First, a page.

On the job a little over a month, Wendy Bennison has acclimated to the fast-paced world of Kit and Ace, which makes luxury technical apparel.
Bennison was previously president of Roots Canada Ltd., where her primary focus was the expansion of the company’s category portfolio. Earlier, she was senior vice president at Mark’s Work Wearhouse, Canada’s largest specialty apparel and footwear store network with more than 400 locations and 8,500 employees. She spearheaded the company’s expansion into the women’s category.
As president of the Vancouver-based Kit and Ace, Bennison has hit the ground running.
“First of all, I’m excited to be a part of this brand. For me coming here, it’s a start-up company. It’s very much talked about in the industry right now as an up and comer. And the team here has been incredibly busy over the last couple of years getting 60 shops open already, and another 10 to open this year,” said Bennison.
Kit and Ace’s upcoming store openings are in Covent Garden in London (July); Westfield World Trade Center in New York (August), and Williamsburg, Brooklyn (August.) They also have a fast-growing e-commerce business, which recently expanded internationally.
Bennison said a tremendous amount of “fast-moving” work has been done in the past two years since the company was launched, under the leadership of J.J. Wilson and his step-mother, Shannon Wilson (who is married to Chip Wilson, founder and former ceo of Lululemon). “In two years they’ve accomplished a lot. The timing is great for me to be inserted in the process as president to really begin to properly roadmap the opportunities that have been identified in the first couple of years of the brand’s experience,” she said.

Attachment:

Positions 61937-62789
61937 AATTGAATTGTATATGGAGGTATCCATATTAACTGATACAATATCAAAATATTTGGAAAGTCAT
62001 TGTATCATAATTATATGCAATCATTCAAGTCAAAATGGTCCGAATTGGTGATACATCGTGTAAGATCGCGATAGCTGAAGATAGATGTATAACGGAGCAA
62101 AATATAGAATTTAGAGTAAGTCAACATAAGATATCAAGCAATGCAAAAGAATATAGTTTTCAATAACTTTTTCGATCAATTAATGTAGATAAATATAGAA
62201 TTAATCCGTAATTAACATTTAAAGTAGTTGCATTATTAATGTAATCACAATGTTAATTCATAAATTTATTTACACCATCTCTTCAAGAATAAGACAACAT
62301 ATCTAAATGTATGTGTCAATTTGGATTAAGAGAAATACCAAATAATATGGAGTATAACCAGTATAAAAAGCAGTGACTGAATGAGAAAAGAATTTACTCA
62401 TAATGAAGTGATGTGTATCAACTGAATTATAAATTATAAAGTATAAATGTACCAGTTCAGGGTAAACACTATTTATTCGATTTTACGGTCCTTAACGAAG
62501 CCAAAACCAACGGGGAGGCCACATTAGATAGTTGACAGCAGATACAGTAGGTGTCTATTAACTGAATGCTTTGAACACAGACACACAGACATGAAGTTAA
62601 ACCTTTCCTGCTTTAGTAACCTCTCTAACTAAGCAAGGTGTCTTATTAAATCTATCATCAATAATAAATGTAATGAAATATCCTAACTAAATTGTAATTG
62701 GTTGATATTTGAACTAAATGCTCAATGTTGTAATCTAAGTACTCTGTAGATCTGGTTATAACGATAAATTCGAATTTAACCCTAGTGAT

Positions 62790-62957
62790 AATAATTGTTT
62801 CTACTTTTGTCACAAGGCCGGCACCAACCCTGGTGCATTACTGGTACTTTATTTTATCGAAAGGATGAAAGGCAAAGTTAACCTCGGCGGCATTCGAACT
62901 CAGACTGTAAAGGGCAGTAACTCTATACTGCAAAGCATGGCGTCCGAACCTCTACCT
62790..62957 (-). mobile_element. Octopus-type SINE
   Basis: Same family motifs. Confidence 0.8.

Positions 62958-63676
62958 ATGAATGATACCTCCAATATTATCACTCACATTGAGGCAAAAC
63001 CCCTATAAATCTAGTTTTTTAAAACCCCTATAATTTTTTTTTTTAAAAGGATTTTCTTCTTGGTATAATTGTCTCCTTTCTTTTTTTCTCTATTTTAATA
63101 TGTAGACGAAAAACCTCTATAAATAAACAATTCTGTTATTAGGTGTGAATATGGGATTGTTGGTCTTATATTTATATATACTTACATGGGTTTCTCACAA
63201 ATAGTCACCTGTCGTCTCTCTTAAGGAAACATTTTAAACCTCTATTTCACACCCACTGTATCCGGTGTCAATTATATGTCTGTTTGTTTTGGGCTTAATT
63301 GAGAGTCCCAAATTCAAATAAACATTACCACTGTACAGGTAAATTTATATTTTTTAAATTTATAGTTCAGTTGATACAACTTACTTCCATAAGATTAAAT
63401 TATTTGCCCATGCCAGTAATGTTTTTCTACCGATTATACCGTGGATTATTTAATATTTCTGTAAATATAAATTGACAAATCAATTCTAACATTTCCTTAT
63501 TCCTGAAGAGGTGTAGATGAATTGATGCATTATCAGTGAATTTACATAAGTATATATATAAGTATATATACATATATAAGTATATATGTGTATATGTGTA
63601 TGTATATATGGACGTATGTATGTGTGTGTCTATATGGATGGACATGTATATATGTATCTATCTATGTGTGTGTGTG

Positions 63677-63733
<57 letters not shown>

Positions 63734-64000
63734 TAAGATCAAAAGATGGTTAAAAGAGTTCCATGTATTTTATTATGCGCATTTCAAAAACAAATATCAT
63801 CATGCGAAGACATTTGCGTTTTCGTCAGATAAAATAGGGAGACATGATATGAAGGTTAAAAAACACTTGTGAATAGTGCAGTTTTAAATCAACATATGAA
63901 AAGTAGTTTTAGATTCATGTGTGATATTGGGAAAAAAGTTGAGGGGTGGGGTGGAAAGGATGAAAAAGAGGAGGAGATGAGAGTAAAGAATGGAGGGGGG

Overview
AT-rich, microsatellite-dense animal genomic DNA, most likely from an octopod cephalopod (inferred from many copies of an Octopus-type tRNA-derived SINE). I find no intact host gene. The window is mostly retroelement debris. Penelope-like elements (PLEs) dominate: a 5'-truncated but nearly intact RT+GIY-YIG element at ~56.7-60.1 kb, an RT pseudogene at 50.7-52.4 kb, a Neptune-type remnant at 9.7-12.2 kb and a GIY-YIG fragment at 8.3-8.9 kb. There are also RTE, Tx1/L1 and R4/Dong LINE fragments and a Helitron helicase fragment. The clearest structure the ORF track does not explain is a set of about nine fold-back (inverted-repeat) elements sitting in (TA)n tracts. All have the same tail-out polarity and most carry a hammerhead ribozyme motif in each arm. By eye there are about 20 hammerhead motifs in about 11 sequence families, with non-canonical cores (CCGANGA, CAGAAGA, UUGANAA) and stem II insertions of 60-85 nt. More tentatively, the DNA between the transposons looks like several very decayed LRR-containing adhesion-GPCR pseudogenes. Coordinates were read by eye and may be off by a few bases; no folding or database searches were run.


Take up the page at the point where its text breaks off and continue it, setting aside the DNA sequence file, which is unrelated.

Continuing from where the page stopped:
Her first priority was to put together a comprehensive omnichannel roadmap that helps them understand the potential of the business and how to roll it out most effectively. Benisson spent her entire career in the retail industry, with a strong focus on guest experiences. “Here at Kit, since we’re developing very unique and proprietary product to take to market, we want to focus on ensuring that we’re providing a really strong differentiated guest experience that goes along with that. That will be a strong focus for me,” she said.
She said she’s focusing her energy across the organization and getting to know the people and the team. The goal is for e-commerce to be 30 percent of the business in two to five years’ time, said Bennison. Currently, 70 percent is women’s apparel and 30 percent is men’s wear. The brand does not wholesale its product.
While she has a strong passion for product, Bennison grew up on the operating side of the business.” Her previous job at Roots Ltd. was also with a family-owned business. “One of the things that drew me here was that this was family-led,” she said.
The company envisions a strong expansion throughout North America, Europe and Asia. “It could end up being several hundred locations over the next few years,” she said.
According to JJ Wilson, the customer they’re going after is an “undercover athlete” who’s living a full contact life on the go. He said when he and Shannon Wilson were developing the concept, they were modeling it after themselves and people like themselves who are on the go from 6 a.m. to 10 p.m. with work, travel and spending time with family. “We really identified that who we were speaking to wasn’t a market that was defined,” he said. He said it was a blend of bringing technical apparel into clothing for your real life.